These responses show a fairly clear division between those who focus on the resource sector’s economic impact and those who fear its environmental impact. We can see a similar trend in another portion of the survey where respondents were asked to identify where they thought each sector had done a good job or a bad job:

Top picks for doing a good job (Counting those responses that gave a score of 8 to 10 on a 10-point scale)

Forestry

– Contributing to the overall economy in Western Canada (30%)

– Providing benefits to communities (employment local investment, infrastructure, etc.) (23%)

– Job creation (21%)

– Protecting health and safety of communities  (19%)

– Is environmentally responsible (19%)

Mining

– Contributing to the overall economy in Western Canada (30%)

– Job creation (27%)

– Providing benefits to communities (employment local investment, infrastructure, etc.) (24%)

– Fair distribution of economic benefits, jobs and business opportunities in communities (17%)

– Uses training programs to maximize local employment opportunities (17%)

Energy

– Contributing to the overall economy in Western Canada (48%)

– Job creation (44%)

– Providing benefits to communities (employment local investment, infrastructure, etc.) (32%)

– Uses training programs to maximize local employment opportunities (22%)

– Fair distribution of economic benefits, jobs and business opportunities in communities (22%)

– Funds community infrastructure (22%)

Top picks for doing a bad job (Counting those responses that gave a score of 1 to 3 on a 10-point scale)

Forestry

– Habitat protection (30%)

– Consulting with Aboriginal peoples (29%)

– Limiting climate change and lowering greenhouse gas emissions (27%)

– Engaging local communities early in the planning process (26%)

Mining

– Limiting climate change and lowering greenhouse gas emissions (35%)

– Habitat protection (35%)

– Is environmentally responsible (34%)

– Minimizing environmental impact on local communities (33%)

Energy

– Limiting climate change and lowering greenhouse gas emissions (41%

– Habitat protection (40%)

– Minimizing environmental impact on local communities (36%)

– Is environmentally responsibly (36%)

As before, we see that the resource sector is widely respected for its contributions to the economy, but many are concerned about environmental performance. If you’re like me, this probably confirms what you already suspected. But it’s still troubling enough to be worth a bit of analysis.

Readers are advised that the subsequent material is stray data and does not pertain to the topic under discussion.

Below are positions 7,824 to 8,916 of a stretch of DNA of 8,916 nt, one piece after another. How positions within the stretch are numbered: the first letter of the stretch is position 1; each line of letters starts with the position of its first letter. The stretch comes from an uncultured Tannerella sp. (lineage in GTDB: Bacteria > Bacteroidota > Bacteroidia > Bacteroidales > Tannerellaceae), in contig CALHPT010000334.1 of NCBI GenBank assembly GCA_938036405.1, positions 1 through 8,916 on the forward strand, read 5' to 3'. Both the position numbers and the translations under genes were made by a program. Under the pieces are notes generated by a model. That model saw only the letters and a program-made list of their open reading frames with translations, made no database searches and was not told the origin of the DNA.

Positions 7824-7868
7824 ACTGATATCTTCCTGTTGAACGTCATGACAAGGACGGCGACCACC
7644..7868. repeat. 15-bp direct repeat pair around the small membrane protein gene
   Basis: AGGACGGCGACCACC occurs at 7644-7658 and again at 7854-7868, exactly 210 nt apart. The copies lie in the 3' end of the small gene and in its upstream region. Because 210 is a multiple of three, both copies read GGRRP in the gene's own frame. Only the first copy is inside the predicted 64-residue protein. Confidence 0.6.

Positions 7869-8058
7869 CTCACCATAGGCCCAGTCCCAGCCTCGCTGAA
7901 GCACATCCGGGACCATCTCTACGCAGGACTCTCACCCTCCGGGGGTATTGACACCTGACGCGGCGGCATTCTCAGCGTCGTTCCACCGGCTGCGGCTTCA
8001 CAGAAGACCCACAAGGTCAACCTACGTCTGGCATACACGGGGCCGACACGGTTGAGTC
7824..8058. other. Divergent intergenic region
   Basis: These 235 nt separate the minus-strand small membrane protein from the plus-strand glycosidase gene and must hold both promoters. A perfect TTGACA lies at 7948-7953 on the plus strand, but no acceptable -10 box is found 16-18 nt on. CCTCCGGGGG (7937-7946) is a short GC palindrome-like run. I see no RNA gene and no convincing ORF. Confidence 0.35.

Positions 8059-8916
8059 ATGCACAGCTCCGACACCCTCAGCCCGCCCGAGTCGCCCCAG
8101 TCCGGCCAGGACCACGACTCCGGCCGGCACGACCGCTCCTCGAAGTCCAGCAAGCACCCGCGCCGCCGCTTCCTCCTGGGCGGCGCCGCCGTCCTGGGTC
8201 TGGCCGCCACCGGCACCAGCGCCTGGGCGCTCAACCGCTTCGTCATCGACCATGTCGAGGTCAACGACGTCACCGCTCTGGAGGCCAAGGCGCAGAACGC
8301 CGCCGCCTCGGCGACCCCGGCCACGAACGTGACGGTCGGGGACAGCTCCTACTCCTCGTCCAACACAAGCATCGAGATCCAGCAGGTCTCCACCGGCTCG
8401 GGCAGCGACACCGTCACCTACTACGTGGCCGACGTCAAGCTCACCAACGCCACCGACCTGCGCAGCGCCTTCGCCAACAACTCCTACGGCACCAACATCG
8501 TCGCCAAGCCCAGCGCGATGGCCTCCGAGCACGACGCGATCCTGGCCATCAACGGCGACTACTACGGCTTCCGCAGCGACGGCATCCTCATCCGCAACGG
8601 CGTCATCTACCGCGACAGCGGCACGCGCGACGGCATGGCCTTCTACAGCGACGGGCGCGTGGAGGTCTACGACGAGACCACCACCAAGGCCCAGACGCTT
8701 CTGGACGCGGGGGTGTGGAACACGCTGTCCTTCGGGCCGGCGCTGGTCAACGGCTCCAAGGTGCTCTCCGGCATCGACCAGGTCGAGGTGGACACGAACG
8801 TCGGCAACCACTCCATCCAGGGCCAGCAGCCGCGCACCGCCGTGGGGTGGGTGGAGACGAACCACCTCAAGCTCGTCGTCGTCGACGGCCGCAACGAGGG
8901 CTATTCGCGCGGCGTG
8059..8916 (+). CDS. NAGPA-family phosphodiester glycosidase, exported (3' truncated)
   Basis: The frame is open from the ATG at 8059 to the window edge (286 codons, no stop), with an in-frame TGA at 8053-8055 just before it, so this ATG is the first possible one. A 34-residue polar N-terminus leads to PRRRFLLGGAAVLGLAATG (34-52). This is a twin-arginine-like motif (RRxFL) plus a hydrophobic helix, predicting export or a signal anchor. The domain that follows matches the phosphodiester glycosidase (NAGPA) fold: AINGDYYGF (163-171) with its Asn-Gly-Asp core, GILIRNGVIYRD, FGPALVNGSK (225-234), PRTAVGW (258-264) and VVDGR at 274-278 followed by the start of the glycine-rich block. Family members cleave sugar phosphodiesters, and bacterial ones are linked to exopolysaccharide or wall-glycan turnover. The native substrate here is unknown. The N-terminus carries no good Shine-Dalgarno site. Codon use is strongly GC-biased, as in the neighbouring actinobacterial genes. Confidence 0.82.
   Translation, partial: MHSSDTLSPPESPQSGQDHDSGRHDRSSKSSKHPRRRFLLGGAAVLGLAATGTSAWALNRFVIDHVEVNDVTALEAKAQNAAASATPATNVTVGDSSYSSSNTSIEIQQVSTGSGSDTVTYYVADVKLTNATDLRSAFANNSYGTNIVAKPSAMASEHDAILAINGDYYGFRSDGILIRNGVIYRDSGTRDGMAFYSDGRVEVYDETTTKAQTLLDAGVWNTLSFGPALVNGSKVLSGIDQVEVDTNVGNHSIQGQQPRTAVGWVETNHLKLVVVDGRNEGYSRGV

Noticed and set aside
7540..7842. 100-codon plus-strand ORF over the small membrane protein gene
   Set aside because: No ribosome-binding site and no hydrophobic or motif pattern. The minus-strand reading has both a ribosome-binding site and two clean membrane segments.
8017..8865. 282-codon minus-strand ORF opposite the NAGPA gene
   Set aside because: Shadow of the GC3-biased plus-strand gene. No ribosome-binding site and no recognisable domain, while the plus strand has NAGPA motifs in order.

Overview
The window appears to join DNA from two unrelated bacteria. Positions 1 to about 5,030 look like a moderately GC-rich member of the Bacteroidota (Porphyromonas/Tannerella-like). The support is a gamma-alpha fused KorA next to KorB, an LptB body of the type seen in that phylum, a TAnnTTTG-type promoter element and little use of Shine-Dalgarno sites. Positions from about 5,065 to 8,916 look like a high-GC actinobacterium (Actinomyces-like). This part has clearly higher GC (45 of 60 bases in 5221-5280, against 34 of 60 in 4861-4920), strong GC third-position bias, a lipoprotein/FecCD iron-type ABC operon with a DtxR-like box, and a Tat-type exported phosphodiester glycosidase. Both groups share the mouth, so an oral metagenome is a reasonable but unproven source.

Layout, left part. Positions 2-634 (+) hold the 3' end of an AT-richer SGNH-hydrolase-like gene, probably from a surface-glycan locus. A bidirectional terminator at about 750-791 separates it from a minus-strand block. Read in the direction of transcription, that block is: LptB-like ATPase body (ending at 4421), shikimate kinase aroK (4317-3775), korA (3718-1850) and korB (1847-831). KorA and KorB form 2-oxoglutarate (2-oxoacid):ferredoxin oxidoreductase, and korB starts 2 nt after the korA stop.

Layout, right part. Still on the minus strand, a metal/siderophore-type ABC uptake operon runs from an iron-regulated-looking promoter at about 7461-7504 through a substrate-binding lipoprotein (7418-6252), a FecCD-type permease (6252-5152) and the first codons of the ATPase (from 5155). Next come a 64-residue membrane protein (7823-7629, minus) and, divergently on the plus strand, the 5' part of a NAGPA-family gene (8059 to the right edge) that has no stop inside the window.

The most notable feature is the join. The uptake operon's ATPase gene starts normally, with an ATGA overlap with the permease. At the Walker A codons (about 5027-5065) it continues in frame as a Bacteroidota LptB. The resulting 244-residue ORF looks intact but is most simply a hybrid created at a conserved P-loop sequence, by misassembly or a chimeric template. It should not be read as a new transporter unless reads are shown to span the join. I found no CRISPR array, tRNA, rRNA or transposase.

What needs to change?

If there’s a sticking point for people somewhere between their economic dreams and environmental fears, what’s the solution? What can industry do to improve how it is perceived?

First of all, this survey helps confirm that people understand the economic impact of the resource sector. They get that resource industries contribute to jobs and economic development. But that’s not enough to make these industries trustworthy.

People are apparently not prepared to trade off environmental protection or community health in return for economic development. Those values are not for sale, as it were. As the Canada West Foundation concludes in their analysis, industry must improve its performance at the community level and also credibly communicate its achievements. I would argue that industry’s performance on global environmental issues is at least equally important

But if trust is already low, what will it take to change people’s attitudes? It’s possible that industry can do a better job making its case to the public, but if people are already suspicious this will be an uphill battle. I find it more likely that better and more visible government oversight and regulation will be far more effective at building public trust in the long run.

As the Canada West Foundation wrote in their earlier report on public acceptability: “The only route to a more stable environment for securing public support is one with appropriate policy, regulatory and institutional support.”

However it’s accomplished, I think all sides of BC resource debate can agree that we’d be better off working in a more trusting (and trustworthy) environment.

Peter Severinson is the Research Director for Resource Works, follow via Twitter @pseverinson